Stressed out? Don’t reach for a cigarette, the cookie jar, or that bottle of wine that could later lead to more stress. Instead, reach for a ball of yarn or your favorite needlecraft.
If you’re looking for ways to unwind after a hectic day there’s nothing quite like knitting, crocheting, and cross-stitching, to calm you down. In today’s hectic world few things help us women (or men) relax more than needlecrafts. I’m not quite sure how it works. I just know that working with embroidery needles, thread, knitting needles, and crochet hooks helps me unwind whenever I’m stressed.
As for knitting, there’s something about the clicking of the knitting needles that’s as soothing as the sound of a “humming” fan that puts me to sleep at night. Maybe it’s the repetitiveness that soothes me. And today knitting isn’t just for grannies confined to rocking chairs. You see executives (even CEOs) knitting on airplanes, during their lunch hours and coffee breaks.
Basket weaving is another craft that helps with stress. Interestingly enough, basket weaving was conventionally used for mentally ill people. In fact, I have a friend who suffers from bipolar disorder who says that weaving has helped her with mood swings.
Crocheting also has therapeutic benefits. Almost ten years ago, my husband’s elderly aunt fell and broke her hip. When she had to be confined to a wheelchair and spend the rest of her life in a nursing home, she refused to feel sorry for herself. Instead, this 95-year-old great grandmother still keeps busy crocheting beautiful blankets for her family.
As for cross-stitching, I personally receive a feeling of self-worth from creating something out of nothing. Just as a painter starts out with a blank canvas, a cross-stitcher takes a piece of plain fabric and, square by square, fashions a work of art that can be passed down for centuries. If you enjoy puzzles, you’ll probably like cross-stitching as it’s done one square (just as one piece) at a time. And, even better than working puzzles, you don’t have to unscramble it.
I asked a few of my fellow cross-stitchers at the 1-2-3 Cross Stitch Message Board how stitching helps them to de-stress. Here are some of their responses….
It gives me quiet time to be with myself. I have one thing to focus on—the rhythm of the stitching is like a physical mantra for me at times. I cross stitch while watching TV a lot but even then I’m relaxed, happy to be stitching and creating. :)udi
By concentrating on the stitching, it helps block out the cause of the stress. It also gives me a feeling of accomplishment as I have something concrete where I can see a difference. To me it is similar to mowing the lawn! Patty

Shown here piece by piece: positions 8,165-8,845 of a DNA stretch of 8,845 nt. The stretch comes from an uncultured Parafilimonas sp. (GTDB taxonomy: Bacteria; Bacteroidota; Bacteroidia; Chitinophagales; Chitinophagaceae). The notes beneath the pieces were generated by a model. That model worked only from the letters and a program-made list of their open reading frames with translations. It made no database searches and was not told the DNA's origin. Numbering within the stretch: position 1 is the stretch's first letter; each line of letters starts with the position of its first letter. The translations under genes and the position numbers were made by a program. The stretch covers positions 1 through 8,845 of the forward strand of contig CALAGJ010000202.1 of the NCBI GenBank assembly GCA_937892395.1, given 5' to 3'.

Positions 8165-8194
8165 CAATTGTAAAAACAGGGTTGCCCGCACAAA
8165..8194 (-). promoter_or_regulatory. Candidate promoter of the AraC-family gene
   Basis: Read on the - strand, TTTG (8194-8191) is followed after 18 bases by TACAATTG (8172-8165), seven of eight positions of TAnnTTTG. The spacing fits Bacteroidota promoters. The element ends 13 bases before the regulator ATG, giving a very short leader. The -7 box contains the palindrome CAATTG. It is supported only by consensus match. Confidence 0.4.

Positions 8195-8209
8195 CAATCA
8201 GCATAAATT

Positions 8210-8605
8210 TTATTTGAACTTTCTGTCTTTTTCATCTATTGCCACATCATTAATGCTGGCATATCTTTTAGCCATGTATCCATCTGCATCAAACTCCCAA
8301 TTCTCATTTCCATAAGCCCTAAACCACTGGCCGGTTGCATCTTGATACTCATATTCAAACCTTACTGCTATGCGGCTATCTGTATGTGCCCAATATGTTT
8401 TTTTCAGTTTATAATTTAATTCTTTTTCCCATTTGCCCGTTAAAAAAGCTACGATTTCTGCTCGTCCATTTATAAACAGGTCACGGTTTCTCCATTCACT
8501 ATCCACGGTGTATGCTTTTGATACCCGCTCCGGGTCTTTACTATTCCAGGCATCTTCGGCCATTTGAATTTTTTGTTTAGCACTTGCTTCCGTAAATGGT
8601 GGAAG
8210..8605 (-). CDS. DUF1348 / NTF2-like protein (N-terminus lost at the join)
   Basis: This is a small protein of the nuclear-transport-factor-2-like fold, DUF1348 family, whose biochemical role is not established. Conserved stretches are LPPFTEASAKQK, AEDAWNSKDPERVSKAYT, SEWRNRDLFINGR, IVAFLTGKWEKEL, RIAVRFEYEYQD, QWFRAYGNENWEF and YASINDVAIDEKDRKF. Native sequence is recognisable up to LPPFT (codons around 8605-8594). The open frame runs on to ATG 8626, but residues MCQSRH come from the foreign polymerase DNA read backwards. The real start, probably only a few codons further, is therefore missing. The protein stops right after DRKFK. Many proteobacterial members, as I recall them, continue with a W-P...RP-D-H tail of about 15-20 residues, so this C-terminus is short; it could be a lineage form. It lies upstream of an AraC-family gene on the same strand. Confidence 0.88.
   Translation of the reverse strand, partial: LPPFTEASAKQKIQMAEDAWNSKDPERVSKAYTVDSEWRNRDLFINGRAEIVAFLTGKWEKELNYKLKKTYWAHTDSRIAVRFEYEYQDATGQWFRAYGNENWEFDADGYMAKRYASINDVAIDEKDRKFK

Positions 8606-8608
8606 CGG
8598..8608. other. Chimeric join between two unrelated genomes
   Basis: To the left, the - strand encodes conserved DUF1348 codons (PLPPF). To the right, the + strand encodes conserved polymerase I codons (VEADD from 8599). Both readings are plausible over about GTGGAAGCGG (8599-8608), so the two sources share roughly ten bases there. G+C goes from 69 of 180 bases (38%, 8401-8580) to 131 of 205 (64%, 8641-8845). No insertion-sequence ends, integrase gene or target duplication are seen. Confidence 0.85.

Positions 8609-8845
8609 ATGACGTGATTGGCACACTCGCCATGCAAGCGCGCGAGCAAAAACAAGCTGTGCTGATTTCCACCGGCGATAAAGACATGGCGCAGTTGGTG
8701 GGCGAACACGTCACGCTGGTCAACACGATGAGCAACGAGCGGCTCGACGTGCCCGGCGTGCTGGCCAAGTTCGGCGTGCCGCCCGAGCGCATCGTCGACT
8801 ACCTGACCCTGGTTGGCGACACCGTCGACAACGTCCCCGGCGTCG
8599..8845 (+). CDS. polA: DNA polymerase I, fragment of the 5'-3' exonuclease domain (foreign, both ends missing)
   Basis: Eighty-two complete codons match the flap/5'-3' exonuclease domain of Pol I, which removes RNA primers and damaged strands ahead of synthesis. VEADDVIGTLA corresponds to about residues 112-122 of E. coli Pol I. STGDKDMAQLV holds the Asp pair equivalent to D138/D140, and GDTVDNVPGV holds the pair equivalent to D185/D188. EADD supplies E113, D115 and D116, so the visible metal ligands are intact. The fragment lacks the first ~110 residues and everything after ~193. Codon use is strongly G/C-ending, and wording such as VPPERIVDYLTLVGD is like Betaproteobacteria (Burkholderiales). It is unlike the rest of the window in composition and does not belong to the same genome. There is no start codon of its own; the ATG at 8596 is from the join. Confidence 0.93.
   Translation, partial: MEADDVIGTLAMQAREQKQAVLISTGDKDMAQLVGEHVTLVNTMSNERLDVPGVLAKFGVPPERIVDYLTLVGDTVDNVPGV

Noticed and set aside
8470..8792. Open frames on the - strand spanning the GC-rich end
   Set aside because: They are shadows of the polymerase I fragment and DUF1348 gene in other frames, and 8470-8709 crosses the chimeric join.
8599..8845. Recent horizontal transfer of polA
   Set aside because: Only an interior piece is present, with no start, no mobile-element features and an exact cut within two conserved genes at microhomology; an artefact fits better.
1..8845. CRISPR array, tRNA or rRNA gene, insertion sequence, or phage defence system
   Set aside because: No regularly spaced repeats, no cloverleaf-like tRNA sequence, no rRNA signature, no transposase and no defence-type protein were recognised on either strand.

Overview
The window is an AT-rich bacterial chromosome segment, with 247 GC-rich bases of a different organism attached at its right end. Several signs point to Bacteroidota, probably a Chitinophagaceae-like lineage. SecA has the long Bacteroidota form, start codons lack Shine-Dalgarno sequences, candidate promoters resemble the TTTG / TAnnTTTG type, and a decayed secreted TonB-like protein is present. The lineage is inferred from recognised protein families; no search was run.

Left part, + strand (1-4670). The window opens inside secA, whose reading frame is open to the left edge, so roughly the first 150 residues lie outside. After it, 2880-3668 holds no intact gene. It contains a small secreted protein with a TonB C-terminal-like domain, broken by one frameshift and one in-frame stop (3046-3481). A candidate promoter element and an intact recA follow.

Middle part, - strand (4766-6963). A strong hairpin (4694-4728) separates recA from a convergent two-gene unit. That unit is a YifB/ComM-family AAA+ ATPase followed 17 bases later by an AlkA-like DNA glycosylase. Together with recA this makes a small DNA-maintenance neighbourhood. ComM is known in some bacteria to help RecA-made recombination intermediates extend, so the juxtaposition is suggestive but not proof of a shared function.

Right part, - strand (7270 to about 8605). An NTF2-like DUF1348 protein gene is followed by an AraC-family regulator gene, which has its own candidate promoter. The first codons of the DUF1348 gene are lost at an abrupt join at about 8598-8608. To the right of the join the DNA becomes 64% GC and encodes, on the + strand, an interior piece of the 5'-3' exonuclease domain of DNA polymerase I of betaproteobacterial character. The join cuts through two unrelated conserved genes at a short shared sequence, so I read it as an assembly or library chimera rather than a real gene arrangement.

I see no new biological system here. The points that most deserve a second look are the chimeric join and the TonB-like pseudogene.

I like stitching to de-stress – It’s calming and sometimes one of few things I can be in control of. It soothes my psyche and also allows me to feel productive because I can see my progress on something of value. It also allows me to contemplate my thoughts so if I’m working on a complex document; I often mull it over while stitching to clarify my thoughts. So I guess it’s a bit escapist, too – somewhere I can go and hide from the world. Sandra
Stitching allows me to have some control over how I spend my time. I work 3 jobs…1 full time 5 days a week and 2 part time everyday, so I don’t have a lot of time to stitch or read, both of which I enjoy but stitching seems to be the most calming. I find that even if I don’t have time to stitch, just thinking about the piece I’m working on and picturing the next area to be worked helps de-stress my life. If I go for a long time without stitching I tend to get really uptight and cranky so whenever I get that way my brother reminds me to stitch or think about it. BJ
I call my stitching my “sanity saver”. When my brother passed away, I went through several years of depression (not medically diagnosed, but I was depressed nonetheless), and the only thing that kept me sane was my stitching. I found that I had to concentrate so much on what I was doing that I temporarily forgot my woes and felt great. Then when the depression finally lifted, I found it hard to not stitch and collect stash. Since that time, I think the longest period I went without stitching was about six months. Now, I try to stitch at 15 minutes (at the VERY, VERY, VERY, VERY minimum) every day. Maggie in Western Australia
My stitching is the first thing I grab if I’m upset or stressed out. It relaxes me and I can think things out. I try not to pick up anything complicated though. I’m most likely to work on a monochrome pattern. At night after all of my work and “mom” duties are done, I look forward to the time I spend with my needle and threads. Sheri
Although most cross-stitchers are thrilled to finally fill in that very last square on their project, for others, there’s also a sadness that ‘it’s over.” They’ll tell you that the joy is in the journey. However, that only means one thing—time to start thinking about the next project!